First-time homebuyers haven’t had much luck in recent decades. Born to disproportionately successful Baby Boomers and entering the job market in a severe economic recession, members of Generation Y (Gen Y), a significant component of the first-time buyer population, struggle with low wages and high debts. These compounding obstacles are delaying Gen Y’s entrance into homeownership.
The California Housing Finance Agency (CalHFA), a small state-operated adjustable rate mortgage (ARM) originator funded by the sale of tax-free bonds, hopes to alleviate part of this struggle with a program called MyHome.
MyHome gives first-time homebuyers assistance to make a down payment that currently may be otherwise out of reach. This program is a variation on the colorfully named “SHAFT mortgage” popular in the ‘80s (more specifically called a “Share Home Appreciation by First Timers” mortgage).
With MyHome, up to 5% of the lower of the home purchase price or appraised value is lent to the buyer as a deferred-payment junior loan to cover the buyer’s down payment and closing costs on the purchase of their first home.
“Deferred payments” may sound particularly appealing to uninformed first–time buyers. However, they likely signify another incarnation of the once common “sleeper mortgage” – a mortgage which initially requires no monthly payments, then explodes into negative amortization and suddenly become due after compounding on a monthly basis unbeknownst to the buyer.
Eligibility for MyHome
First-time buyers seeking help from the MyHome program need to meet eligibility requirements. Buyers need to:
- be first-time homebuyers;
- occupy the home they intend to purchase; and
- be within the MyHome income limits for their county.
The program defines first-time homebuyers as those who have not owned and occupied a home in the prior three years.
Buyers also need to ensure the property they wish to purchase is:
- within the county’s MyHome sales price limits;
- on a lot no greater than five acres; and be either
- a one-unit, single family residence (SFR);
- manufactured housing on a permanent foundation funded with a Federal Housing Administration (FHA)-insured first mortgage; or
- an approved condominium subdivision or a planned unit development (PUD).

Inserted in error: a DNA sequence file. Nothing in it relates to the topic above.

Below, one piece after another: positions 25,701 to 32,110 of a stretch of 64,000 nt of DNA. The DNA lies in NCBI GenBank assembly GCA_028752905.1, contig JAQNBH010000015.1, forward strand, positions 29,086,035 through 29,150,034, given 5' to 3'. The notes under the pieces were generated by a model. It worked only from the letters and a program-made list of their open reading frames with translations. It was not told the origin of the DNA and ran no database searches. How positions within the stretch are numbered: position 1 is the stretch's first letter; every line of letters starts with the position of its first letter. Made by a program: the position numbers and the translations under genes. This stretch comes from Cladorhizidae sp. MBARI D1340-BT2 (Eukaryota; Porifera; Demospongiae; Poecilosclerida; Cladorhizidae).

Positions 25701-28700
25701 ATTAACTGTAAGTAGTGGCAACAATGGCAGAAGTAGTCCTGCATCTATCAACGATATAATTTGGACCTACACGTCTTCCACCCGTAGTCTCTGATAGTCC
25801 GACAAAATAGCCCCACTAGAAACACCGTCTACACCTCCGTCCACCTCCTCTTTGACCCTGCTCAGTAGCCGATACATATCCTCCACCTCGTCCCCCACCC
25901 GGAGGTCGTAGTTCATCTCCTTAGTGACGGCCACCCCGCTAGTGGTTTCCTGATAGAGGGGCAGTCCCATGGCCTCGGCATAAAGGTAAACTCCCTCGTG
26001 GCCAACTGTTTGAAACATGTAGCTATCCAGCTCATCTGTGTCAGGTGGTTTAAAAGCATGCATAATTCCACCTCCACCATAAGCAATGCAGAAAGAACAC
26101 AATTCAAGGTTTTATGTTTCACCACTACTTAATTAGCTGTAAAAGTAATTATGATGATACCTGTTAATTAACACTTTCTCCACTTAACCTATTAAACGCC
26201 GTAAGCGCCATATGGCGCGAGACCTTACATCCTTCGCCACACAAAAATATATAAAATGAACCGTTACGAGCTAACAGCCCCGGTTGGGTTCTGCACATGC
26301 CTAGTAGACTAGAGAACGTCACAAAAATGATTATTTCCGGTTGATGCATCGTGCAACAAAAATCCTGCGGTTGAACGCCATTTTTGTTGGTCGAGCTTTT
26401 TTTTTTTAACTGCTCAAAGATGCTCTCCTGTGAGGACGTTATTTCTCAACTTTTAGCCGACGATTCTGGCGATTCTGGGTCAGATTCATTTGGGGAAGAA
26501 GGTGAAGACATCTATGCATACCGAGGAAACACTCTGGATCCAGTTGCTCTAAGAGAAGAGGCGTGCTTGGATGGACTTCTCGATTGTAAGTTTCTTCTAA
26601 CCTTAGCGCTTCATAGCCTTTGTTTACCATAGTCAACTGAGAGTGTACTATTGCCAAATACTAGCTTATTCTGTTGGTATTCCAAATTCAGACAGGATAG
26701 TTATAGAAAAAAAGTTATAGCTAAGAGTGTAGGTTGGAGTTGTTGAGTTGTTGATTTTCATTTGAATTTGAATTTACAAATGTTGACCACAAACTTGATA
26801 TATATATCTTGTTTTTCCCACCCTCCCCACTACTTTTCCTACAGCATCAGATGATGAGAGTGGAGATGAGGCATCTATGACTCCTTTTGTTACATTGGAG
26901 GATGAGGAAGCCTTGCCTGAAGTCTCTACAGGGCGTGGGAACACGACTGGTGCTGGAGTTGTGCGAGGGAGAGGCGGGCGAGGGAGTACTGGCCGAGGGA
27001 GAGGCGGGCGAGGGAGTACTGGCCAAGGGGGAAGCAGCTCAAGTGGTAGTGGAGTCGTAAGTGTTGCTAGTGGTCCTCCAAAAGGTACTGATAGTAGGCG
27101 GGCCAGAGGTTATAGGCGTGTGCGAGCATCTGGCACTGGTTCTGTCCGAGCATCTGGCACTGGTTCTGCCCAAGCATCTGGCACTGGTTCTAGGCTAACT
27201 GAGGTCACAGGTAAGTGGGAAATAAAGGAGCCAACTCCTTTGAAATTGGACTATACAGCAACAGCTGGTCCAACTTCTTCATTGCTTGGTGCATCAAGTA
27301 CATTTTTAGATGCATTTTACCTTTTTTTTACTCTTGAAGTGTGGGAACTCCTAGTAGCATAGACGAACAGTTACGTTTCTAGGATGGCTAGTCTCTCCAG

Buyers are required to complete homebuyer education counseling and meet with a preferred loan officer specially trained in CalHFA programs in order to apply for MyHome assistance.
Too little too late for first-time homebuyers
The broken record keeps scratching away at the same old song: first-time homebuyers are scarce.
Assistance government programs of this nature are merely chatter until the economy enables first-time buyers to earn high enough wages to develop personal savings sufficient to fund their own down payment. Until this occurs, first-time buyers are unlikely to become homeowners. Combined student debt and an inability to save for the historical 20% down payment greatly limits the size of mortgage first-time homebuyers are able to obtain. This is especially prohibitive when the cost of mortgage insurance equaling nearly 1% in addition to interest paid on a first mortgage is added.
Many first-time buyers are wary of the prospect of ownership. Most profess they do not want to incur more debt than they already owe — particularly if the interest rate can suddenly adjust upward. Thus, the prospect of MyHome’s disguised ARM is less than motivating to cautious homebuyers.
California’s homeownership rate hasn’t changed significantly since the conclusion of the Millennium Boom in 2008. It holds steady at 54.4% as of Q2 of 2015, the second-lowest homeownership rate in the country, preceded only by New York. Most first-time buyers are in no current position to change this. Thus, California’s static homeownership levels aren’t going to rise any time soon. Even the advent of mortgage assistance programs like MyHome is of no fundamental financial help.
Home prices are also not expected to decrease until mid-2017, remaining out of reach to many first-timers with minimal savings. However, despite the many obstacles aligned against them, first-time homebuyers remain optimistic about buying a home. For those lucky few who have been able to save their modest wages and are ready to graduate into ownership, programs like MyHome grease the gears for ownership of a home.
Source: “CalHFA launches assistance program for first-time homebuyers,” from The Sacramento Bee